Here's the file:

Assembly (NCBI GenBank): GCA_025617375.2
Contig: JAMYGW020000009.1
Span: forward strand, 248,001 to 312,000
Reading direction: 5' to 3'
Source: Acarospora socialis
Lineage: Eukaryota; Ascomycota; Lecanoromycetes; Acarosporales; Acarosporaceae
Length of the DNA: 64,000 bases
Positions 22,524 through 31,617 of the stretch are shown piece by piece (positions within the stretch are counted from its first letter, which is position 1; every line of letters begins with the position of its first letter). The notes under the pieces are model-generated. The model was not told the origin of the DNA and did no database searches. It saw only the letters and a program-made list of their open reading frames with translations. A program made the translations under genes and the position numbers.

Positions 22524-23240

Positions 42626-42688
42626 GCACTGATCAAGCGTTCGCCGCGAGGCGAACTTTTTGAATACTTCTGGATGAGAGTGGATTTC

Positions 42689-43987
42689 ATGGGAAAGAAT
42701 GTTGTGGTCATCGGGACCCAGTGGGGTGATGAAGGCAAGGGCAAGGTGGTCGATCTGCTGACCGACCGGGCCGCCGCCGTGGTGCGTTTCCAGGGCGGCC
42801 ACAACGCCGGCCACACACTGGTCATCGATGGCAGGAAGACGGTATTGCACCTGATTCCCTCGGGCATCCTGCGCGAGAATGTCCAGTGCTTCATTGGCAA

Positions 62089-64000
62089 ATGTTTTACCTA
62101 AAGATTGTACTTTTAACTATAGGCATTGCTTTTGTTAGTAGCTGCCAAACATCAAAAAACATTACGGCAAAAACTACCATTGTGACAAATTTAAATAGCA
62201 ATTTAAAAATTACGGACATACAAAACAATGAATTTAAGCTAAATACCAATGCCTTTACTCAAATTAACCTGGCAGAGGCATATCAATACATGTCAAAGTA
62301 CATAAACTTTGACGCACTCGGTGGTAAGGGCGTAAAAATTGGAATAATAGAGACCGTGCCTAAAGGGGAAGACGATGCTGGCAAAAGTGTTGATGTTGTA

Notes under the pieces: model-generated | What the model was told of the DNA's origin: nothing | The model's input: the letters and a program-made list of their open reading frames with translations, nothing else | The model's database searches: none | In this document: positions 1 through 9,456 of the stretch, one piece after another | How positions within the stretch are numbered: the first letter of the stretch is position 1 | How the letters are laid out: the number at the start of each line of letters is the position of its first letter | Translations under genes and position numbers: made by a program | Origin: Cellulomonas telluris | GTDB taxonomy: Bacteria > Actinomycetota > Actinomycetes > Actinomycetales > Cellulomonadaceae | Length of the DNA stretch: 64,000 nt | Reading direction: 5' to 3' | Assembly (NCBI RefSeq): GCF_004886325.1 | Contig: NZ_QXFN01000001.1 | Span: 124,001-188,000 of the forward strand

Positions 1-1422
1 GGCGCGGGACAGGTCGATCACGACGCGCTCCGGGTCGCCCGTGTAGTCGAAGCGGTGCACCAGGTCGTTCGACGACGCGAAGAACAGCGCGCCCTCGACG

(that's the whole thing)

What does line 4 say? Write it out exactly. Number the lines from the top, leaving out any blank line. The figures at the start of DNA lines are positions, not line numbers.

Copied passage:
Reading direction: 5' to 3'